Set command output as facts with ansible

Having to check ntp configuration on a distributed cluster, I had to parse the “`timedatectl“` output into a dict and apply various checks.

I did this via the (infamous) 😉 jinja templates|pipelines.

# This is the check_time.yml playbook.

- name: Register the timedatectl output even in check mode. This command doesn't modify server configuration.
  shell: "timedatectl | grep ': '"
  check_mode: no
  register: timedatectl_output

# Note that:
#  - to use timedatectl_output into with_items we need to QUOTE-AND-BRACE it
#  - we can default the previously indefined timedatectl_status dictionary via
#       variable | default(VALUE)
#  - 
- name: Process timedatectl_output lines one at a time and update repeatedly the timedatectl_status variable using combine().
  set_fact:
    timedatectl_status: >
      {{
        timedatectl_status | default({}) |
        combine(
          dict([ item.partition(': ')[::2]|map('trim') ])
        )
      }}
  with_items: "{{timedatectl_output.stdout_lines}}"

Now we can check 😉


- name: Clock synchronized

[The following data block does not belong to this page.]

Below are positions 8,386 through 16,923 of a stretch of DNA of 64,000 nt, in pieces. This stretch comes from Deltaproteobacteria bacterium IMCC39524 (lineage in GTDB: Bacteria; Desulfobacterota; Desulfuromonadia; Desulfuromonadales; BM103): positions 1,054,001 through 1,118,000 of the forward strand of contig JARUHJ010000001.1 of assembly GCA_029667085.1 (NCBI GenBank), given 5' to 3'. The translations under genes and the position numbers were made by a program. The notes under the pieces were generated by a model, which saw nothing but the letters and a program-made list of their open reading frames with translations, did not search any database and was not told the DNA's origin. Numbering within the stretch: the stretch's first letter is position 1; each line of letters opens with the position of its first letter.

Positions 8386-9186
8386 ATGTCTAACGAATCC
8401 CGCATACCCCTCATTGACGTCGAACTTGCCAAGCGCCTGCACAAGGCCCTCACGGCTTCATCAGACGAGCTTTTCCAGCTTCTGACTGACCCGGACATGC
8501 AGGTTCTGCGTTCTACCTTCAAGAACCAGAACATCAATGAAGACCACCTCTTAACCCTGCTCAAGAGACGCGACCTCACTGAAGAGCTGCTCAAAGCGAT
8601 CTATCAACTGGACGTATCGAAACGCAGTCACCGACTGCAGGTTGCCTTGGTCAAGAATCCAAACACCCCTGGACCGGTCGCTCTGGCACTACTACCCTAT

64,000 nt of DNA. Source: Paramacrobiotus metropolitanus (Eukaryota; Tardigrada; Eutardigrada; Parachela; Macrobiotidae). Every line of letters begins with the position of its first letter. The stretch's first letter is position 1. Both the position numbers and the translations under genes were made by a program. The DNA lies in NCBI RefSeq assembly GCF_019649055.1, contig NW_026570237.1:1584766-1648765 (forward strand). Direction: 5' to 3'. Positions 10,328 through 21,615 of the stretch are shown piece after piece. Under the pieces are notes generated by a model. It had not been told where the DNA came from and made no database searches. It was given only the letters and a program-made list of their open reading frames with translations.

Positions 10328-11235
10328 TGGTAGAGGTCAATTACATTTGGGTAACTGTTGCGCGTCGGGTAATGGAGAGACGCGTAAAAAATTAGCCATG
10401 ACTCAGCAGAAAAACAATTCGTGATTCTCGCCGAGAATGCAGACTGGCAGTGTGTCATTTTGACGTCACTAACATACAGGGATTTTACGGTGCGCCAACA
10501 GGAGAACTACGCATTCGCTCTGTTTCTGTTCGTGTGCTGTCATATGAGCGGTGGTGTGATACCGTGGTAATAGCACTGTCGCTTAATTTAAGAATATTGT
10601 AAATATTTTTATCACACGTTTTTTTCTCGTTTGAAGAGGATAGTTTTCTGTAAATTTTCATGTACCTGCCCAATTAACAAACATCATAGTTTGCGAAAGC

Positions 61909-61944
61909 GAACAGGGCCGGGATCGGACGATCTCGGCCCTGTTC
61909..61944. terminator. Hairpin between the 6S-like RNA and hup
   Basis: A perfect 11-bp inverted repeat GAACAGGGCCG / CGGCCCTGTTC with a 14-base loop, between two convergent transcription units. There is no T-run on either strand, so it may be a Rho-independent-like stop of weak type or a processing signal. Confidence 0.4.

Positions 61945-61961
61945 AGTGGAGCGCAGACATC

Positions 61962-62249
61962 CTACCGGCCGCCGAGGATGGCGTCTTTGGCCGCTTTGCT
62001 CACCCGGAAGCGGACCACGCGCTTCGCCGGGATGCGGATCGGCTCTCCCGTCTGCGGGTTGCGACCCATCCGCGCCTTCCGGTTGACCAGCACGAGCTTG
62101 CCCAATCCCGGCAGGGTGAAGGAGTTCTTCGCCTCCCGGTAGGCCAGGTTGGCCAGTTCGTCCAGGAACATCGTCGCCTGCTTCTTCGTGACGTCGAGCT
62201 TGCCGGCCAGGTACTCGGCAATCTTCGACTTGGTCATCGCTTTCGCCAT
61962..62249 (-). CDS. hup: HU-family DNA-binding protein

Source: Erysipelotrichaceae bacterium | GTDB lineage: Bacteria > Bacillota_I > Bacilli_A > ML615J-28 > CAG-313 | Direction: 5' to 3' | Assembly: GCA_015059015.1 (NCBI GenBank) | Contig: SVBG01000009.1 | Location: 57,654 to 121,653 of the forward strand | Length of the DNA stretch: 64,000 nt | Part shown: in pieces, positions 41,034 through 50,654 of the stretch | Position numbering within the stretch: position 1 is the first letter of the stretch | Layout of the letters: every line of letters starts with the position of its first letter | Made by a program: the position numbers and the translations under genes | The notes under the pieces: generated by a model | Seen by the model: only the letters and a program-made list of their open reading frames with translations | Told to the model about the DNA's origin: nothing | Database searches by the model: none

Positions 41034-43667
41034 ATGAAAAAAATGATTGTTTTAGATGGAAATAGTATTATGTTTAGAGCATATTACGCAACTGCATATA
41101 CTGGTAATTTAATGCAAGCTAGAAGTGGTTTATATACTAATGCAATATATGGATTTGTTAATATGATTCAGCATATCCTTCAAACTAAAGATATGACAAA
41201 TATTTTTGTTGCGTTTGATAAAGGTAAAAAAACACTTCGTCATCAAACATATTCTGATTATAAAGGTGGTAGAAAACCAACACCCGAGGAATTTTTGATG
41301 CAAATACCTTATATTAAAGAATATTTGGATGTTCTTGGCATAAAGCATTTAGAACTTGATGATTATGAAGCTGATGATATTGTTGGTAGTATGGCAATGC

fail: msg="Clock unsynchronized {{timedatectl_status}}"
  when: "{{timedatectl_status['NTP synchronized'] == 'no' }}"

- name: All hw clocks are utc
  fail: msg="hwclock not utc {{timedatectl_status}}"
  when: "{{timedatectl_status['RTC in local TZ'] == 'no' }}"


Terraforming the clouds

Terraform is an infrastructure configuration manager by HashiCorp (Vagrant) like CloudFormation or Heat, supporting
various infrastructure providers including Amazon, VirtuaBox, …

Terraform reads *.tf and creates an execution plan containing all resources:

– instances
– volumes
– networks
– ..

You can check an example configuration here on github:

Unfortunately, it uses a custom but readable format instead of yaml.

# Create a 75GB volume on openstack
resource "openstack_blockstorage_volume_v1" "master-docker-vol" {
  name = "mastervol"
  size = 75
}

# Create a nova vm with the given colume attached
resource "openstack_compute_instance_v2" "machine" {
  name = "test"
  region = "${var.openstack_region}"
  image_id = "${var.master_image_id}"
  flavor_name = "${var.master_instance_size}"
  availability_zone = "${var.openstack_availability_zone}"
  key_pair = "${var.openstack_keypair}"
  security_groups = ["default"]
  metadata {
    ssh_user = "cloud-user"
  }
  volume {
    volume_id = "${openstack_blockstorage_volume_v1.master-docker-vol.id}"
  }
}


Further resources (eg. openstack volumes|floating_ip, digitalocean droplets, docker containers, ..)
can be defined via plugins.

At the end of every deployment cycle, terraform updates the `terraform.tstate` state file (which may
be stored on s3 or on shared storage) describing the actual infrastructure.

Upon configuration changes, terraform creates and shows a new execution plan,
that you can eventually apply.

As there’s no ansible provisioner, a terraform.py script can be used to extract an inventory file from a `terraform.tstate`.